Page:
The EPA was created to essentially address air and water pollution standards. It largely fulfilled its mandate within 10 to 15 years years of its creation by instituting literally thousands of regulations, with corresponding fines or other legal remedies for each regulation enacted to address the vast majority of major issues. Once their primary mission was completed by the mid 1980s, the EPA found itself with little to justify its continued existence. Much less grow the agency’s staffing and budget going forward. So, the EPA latched onto the climate change bandwagon as a means to justify its existence, while also growing its staff, budgets, and reach into ever more areas of the economy. Congress of course did nothing to intervene and reign in the agency, which is a common issue with almost all the federal agencies. The “go along to get along” mentality was standard practice for Congress.

Just take a look at how the size and scope of the EPA from its inception through to today. Pay special attention to how the annual growth of the EPA really took off, in terms of staffing, budgets and scope of mission, after they hopped on the climate change bandwagon. Which by the way is nowhere to be found in the initial justification for the role of the EPA. In essence, the EPA just decided they would jump into a whole new territory that were never empowered to regulate via regulatory overreach.

Today the EPA is the single most powerful agency in the federal government, in terms of being able to change whole sectors of the economy or kill economic growth almost completely, by just unilaterally deciding to issue new regulations or disincentivize whole sectors of the economy out of political favor with the administrative state. Yes, the new regulation by the EPA is proposing is indeed a solution in search of a problem, buy many, many of the regulations issued by the EPA over the last few decades fall into the exact same category.

We are literally well on our way to overregulating the U.S. economy into the ground. Most of western Europe accomplished that feat by the end of the 1990s, which is why all you see the EU doing these days is suing American companies for one thing or another. Americans should be concerned about what we’re being transformed into and be rightfully angry about that. We used to grow our economy at an annual rate of between 3 or 4 percent per annum. Aside from the first three Trump years before Covid, we haven’t been able to do that consistently under either G.W. Bush, Obama or Biden (which is simply Obama’s third term with the same Obama staff pulling Biden’s strings).

Frances
Frances
4 months ago

EPA is just another unconstitutional agency that is not listed as a right of the United States in the US Constitution, it should have never been created and badly need to be done away with.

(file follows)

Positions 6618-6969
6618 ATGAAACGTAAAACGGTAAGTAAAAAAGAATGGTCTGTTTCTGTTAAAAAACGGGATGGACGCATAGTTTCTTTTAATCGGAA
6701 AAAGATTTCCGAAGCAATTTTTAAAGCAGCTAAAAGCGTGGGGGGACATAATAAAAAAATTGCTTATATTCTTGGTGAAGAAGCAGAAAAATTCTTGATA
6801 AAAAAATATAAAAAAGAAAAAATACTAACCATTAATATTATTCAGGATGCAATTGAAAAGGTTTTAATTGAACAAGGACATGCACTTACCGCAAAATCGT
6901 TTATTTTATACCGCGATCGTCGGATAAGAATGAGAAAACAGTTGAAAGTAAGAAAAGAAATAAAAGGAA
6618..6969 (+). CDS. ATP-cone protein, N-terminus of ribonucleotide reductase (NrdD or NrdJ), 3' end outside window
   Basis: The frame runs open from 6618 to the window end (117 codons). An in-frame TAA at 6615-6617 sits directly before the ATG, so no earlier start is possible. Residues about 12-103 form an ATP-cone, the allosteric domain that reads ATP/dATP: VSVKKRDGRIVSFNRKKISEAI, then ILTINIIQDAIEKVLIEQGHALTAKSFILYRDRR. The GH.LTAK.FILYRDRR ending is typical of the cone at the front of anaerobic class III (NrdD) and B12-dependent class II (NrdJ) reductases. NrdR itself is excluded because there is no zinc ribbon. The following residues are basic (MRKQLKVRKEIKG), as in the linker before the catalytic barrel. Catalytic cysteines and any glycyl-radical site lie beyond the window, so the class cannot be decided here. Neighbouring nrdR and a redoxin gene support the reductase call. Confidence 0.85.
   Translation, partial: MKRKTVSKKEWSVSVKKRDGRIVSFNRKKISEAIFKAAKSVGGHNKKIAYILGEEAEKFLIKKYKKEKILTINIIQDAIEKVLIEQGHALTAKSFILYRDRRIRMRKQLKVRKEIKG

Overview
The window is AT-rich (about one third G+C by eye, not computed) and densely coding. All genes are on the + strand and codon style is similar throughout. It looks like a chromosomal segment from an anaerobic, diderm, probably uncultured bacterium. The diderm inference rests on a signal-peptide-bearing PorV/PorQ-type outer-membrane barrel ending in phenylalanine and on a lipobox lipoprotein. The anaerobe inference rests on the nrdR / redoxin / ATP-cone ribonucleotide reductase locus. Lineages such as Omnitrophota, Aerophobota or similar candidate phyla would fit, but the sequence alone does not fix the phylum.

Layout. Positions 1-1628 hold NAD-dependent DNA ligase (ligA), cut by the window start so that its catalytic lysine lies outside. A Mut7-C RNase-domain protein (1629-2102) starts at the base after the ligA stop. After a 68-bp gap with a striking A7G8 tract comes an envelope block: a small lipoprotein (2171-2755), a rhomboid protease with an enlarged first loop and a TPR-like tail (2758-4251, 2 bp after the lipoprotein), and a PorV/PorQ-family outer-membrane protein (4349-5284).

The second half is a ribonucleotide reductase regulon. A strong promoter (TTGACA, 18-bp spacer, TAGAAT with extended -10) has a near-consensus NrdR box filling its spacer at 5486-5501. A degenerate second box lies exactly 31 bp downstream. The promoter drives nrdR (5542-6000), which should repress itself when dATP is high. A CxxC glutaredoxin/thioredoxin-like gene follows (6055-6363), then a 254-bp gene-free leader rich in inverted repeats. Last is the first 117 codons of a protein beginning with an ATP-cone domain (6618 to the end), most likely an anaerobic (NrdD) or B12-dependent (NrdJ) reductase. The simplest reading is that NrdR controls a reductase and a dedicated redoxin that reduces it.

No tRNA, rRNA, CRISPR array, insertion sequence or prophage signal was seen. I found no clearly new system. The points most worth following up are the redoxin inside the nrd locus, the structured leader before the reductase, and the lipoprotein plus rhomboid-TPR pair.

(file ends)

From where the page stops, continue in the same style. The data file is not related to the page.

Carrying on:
anna hubert
anna hubert
4 months ago

EPA needs to go and preach and screech in the countries that pollute and over populate Wonder if they ‘d be willing to fight to save the planet then and how long they’d last

David Millikan
David Millikan
4 months ago

DEFUND the EPA.

Robert Zuccaro
Robert Zuccaro
4 months ago

If they can regulate cow farts, since normal people’s respiration causes 0.1% of the CO2 emissions causing climate change, I’m sure one day the EPA will mandate daily individual limits for breathing some day, verified by surgically implanted meters.

Sean Rickman
Sean Rickman
4 months ago

Isn’t it long past time to eliminate the e.p.a.(everyones pain in the a$$).We need to rethink rich entities getting richer with their investments in alternative energy.That IS what its all about.

Robin W Boyd
Robin W Boyd
3 months ago

EPA is already drowning industries. I have been in the HVAC industry for 55 years and it just keeps getting worse with EPA regulations. The industry is not just being drowned, with the newest regulations forcing flammable refrigerants to be used, there’s going to be some burning as well.

Minnesota Resident
Minnesota Resident
4 months ago

The EPA is certainly not its appointed administrators. Rank and file employees that understand this struggle with reduced staffing and funding that greatly impedes their ability to implement the ever increasing mandates and workloads. Administrators ought to know as much science as their staffs. The EPA is not a law-making body. Its purpose is to implement the laws passed by the legislature. Sadly we see the results of overstepping and political influence.

Stephen Russell
Stephen Russell
4 months ago

Via more damn regulations day 1

Morbious
Morbious
4 months ago

But if it helps one person with asthma its all worth it…..